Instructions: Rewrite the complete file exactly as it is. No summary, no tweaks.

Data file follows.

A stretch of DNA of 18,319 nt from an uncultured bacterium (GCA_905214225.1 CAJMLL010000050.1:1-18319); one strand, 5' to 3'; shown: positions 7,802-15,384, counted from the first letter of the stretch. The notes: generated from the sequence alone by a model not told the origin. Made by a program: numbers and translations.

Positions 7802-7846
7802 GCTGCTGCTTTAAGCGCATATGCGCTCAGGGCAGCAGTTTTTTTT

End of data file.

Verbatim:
A stretch of DNA of 18,319 nt from an uncultured bacterium (GCA_905214225.1 CAJMLL010000050.1:1-18319); one strand, 5' to 3'; shown: positions 7,802-15,384, counted from the first letter of the stretch. The notes: generated from the sequence alone by a model not told the origin. Made by a program: numbers and translations.

Positions 7802-7846
7802 GCTGCTGCTTTAAGCGCATATGCGCTCAGGGCAGCAGTTTTTTTT